For a century the Voynich Manuscript has attracted code-breakers, cranks, and medieval scholars in an attempt to decipher the document’s meaning. Claims to have solved it come thick and fast, only to be discredited, but a new peer-reviewed theory may have more going for it. If confirmed, its scholarly value would be immense, revealing both an important lost language, and the medieval world from women’s point of view. However, many previous claims to have translated the manuscript haven’t stood up, and so far experts on the new theory have responded with a mix of skepticism and outright disbelief.
The manuscript came to light when Polish book dealer Wilfrid Voynich bought and publicized it in 1912. Even with some pages missing, it is 240 pages long filled with writing and drawings on calfskin dated to the early 15th century, ruling out theories of forgery. The words are not in any language we know, so is assumed to be a detailed code, which suggests the manuscript includes information someone wanted to hide.
Previous claims to “translate” the writing have produced individual words that fit with the pictures on the same page, but sentences that make little sense. Dr Gerard Cheshire describes in a study published in the journal Romance Studies how previous theories assumed the author was a man, hindering attempts to make sense of a document Cheshire believes was written by and for women.
Cheshire claims that, rather than code, the manuscript is written in a local dialect of proto-Romance, from which many modern European languages, including Spanish, French, and Italian sprang. “The language used was ubiquitous in the Mediterranean during the Medieval period, but it was seldom written in official or important documents because Latin was the language of royalty, church, and government,” he said in a statement. “As a result, proto-Romance was lost from the record, until now.”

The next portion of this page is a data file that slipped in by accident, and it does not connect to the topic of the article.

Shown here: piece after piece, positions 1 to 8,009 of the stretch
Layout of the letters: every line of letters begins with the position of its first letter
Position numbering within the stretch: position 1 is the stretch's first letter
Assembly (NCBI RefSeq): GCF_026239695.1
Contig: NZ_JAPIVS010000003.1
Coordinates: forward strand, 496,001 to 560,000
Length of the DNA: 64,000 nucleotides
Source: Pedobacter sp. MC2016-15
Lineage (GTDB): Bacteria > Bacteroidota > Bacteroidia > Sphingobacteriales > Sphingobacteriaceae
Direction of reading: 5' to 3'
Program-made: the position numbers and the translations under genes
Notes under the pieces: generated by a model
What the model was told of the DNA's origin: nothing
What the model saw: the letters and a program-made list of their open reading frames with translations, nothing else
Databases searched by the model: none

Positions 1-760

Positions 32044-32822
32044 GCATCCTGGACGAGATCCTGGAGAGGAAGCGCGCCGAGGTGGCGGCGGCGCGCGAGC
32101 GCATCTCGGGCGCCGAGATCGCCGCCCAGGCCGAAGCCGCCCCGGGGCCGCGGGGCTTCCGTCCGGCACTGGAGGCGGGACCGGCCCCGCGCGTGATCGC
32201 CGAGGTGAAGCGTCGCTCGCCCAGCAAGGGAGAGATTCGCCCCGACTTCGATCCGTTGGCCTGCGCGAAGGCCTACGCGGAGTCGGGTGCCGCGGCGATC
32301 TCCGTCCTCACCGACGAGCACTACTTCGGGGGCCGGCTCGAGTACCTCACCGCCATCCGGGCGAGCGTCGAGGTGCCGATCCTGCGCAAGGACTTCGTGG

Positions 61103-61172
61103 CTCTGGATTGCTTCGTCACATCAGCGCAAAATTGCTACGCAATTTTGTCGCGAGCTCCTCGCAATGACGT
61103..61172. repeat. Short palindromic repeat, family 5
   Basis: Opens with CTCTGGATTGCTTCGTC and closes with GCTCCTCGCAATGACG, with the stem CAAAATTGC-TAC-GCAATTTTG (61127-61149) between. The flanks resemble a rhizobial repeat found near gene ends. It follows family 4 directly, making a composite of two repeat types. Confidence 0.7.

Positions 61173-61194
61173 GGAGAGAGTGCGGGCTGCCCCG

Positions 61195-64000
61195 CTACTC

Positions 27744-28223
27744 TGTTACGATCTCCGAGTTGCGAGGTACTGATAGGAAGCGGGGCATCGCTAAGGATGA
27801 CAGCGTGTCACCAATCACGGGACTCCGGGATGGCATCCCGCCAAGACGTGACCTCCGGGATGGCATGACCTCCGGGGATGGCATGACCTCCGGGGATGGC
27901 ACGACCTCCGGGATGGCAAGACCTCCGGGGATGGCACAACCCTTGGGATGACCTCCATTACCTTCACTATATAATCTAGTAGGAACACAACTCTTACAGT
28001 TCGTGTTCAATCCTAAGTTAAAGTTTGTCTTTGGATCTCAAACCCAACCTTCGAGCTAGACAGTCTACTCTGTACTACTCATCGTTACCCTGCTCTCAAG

The writing has puzzled so many people, Cheshire argues, not only because we haven’t seen the language before, but because “Its alphabet is a combination of unfamiliar and more familiar symbols. It includes no dedicated punctuation marks, although some letters have symbol variants to indicate punctuation or phonetic accents. All of the letters are in lower case and there are no double consonants.”
Cheshire’s explanation is less exotic than the diary of a cast-away alien, but scholars will be excited by the possibility the manuscript was written by nuns as a reference to Maria of Castile, Queen of Aragon (great-aunt to Catherine of Aragon). Cheshire describes it as a “Compendium of information on herbal remedies, therapeutic bathing and astrological readings concerning matters of the female mind, of the body, of reproduction, of parenting and of the heart.” One section possibly recounts a mission launched by Maria to rescue victims of a volcanic eruption in 1444 while her husband the king was absent.
Cheshire released some of his claims prior to publication, and the response from many other Voynich scholars has not been kind, with accusations of fitting his findings to his theory, words to images that may not be related, and inventing “proto-Romance language” based on the identification of the odd word, not an entire language. Whether Cheshire really has unlocked this famous enigma remains to be seen, but we have so few records of women’s perspectives from the era this would make the contents even more academically valuable than the insight offered into language.
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